Obama, after having spent the last couple of years fighting with Wall Street, might want to pick someone viewed as more sympathetic to the financial sector. Corzine, who was co-president of Goldman Sachs, could be exactly what the political climate ordered up.
The Corzine buzz just grew a little louder: Bruce Krasting has noticed that a debt issuance by Corzine's current employers, MF Global, has an intriguing clause.
There is a unique feature in the MF Global deal. The interest rate on the bonds rise a full one percent if one condition is met in the future. What is that condition?
The issue carries a notable “key man event” trigger, mandating a 100-basis-point increase in the interest rate if the company’s chief executive officer, Jon Corzine, is appointed by the President of the United States and confirmed for a role in the federal government before July 1, 2013.
Lawyers pore over bond deals. This one is no exception. As part of the due diligence, someone must have asked Corzine how long he would be the CEO at MF. His answer must have been, “I’m staying until the President calls me with an offer.” The language in the bond deal has to mean that Corzine is already talking with the White House.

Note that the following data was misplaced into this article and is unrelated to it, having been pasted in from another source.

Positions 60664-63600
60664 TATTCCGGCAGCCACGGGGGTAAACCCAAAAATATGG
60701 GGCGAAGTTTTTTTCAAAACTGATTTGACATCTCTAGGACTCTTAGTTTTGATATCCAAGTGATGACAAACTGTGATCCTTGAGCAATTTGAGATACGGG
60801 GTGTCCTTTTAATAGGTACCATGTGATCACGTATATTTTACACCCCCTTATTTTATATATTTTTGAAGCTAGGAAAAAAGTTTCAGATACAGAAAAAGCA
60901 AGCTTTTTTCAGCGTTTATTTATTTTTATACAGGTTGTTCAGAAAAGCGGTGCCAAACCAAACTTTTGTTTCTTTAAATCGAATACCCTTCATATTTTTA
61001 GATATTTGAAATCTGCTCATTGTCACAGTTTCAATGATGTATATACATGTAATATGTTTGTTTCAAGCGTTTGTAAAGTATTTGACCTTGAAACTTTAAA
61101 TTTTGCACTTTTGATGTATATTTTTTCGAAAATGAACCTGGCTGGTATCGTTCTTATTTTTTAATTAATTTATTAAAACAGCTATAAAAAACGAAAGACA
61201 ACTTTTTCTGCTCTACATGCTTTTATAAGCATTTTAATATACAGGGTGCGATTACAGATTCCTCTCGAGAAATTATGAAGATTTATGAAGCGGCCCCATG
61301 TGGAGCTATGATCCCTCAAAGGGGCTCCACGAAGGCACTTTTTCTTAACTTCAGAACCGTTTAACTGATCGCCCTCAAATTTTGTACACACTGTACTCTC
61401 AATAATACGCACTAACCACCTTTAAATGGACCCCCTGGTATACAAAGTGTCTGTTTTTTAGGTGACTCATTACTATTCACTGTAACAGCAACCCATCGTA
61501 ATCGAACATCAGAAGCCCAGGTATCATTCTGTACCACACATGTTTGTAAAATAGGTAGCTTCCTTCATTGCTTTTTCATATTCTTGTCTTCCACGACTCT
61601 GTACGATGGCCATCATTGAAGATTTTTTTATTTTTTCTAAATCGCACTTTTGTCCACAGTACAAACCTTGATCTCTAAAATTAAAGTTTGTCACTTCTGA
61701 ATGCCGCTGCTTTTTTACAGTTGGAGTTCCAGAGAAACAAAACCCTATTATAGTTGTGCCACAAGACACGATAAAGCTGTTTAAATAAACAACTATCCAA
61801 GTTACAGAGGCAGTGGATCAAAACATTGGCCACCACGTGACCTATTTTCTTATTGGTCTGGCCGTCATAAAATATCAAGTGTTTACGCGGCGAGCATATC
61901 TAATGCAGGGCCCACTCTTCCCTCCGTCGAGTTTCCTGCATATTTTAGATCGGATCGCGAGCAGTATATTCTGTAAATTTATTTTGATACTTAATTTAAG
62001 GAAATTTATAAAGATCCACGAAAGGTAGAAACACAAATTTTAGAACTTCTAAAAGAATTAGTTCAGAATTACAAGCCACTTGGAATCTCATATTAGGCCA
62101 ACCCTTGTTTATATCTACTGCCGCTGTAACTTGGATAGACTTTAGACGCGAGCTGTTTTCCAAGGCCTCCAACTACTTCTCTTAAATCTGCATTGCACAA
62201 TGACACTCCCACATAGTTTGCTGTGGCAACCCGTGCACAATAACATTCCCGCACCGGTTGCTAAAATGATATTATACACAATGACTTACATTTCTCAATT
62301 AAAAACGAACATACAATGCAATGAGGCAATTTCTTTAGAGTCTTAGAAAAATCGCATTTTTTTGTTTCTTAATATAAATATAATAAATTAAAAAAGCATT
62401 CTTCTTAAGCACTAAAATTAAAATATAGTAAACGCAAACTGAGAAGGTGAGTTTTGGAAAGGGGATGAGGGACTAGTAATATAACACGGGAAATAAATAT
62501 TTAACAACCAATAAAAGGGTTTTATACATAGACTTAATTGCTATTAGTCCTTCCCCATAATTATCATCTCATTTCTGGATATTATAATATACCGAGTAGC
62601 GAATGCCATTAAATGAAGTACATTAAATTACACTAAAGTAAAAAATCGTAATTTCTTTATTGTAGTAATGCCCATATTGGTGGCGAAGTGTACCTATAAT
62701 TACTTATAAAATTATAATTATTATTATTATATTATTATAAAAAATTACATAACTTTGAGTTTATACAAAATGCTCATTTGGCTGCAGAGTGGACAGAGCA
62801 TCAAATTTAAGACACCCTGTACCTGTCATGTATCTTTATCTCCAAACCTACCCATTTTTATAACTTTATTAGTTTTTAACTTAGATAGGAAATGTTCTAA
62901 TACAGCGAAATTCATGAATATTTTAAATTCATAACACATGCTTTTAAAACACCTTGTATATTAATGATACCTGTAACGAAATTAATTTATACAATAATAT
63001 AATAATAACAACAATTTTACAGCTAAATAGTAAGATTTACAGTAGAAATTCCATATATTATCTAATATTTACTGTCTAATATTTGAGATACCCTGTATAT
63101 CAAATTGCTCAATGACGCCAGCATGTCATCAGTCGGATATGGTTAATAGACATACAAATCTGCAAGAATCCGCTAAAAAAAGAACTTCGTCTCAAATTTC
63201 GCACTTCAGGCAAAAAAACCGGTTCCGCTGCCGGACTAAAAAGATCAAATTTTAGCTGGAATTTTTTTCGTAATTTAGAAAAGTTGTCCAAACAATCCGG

Or it could just indicate that the potential investors in MF Global's bonds are concerned that they'll lose Corzine to Treasury.
Interestingly, this means that MF Global is shorting Corzine's chances of going to Treasury.
Update: MF Global has said that the "key man" provision was included in the debt prospectus at the request of the underwriters.
"“Jon has not been made any offers. He has made it clear to MF Global’s investors, clients and employees that he is committed to being here well beyond the terms of the covenant," a spokesperson for MF Global said. "On a personal level, he will continue to play a supporting role in the philanthropic and political issues the he cares about."
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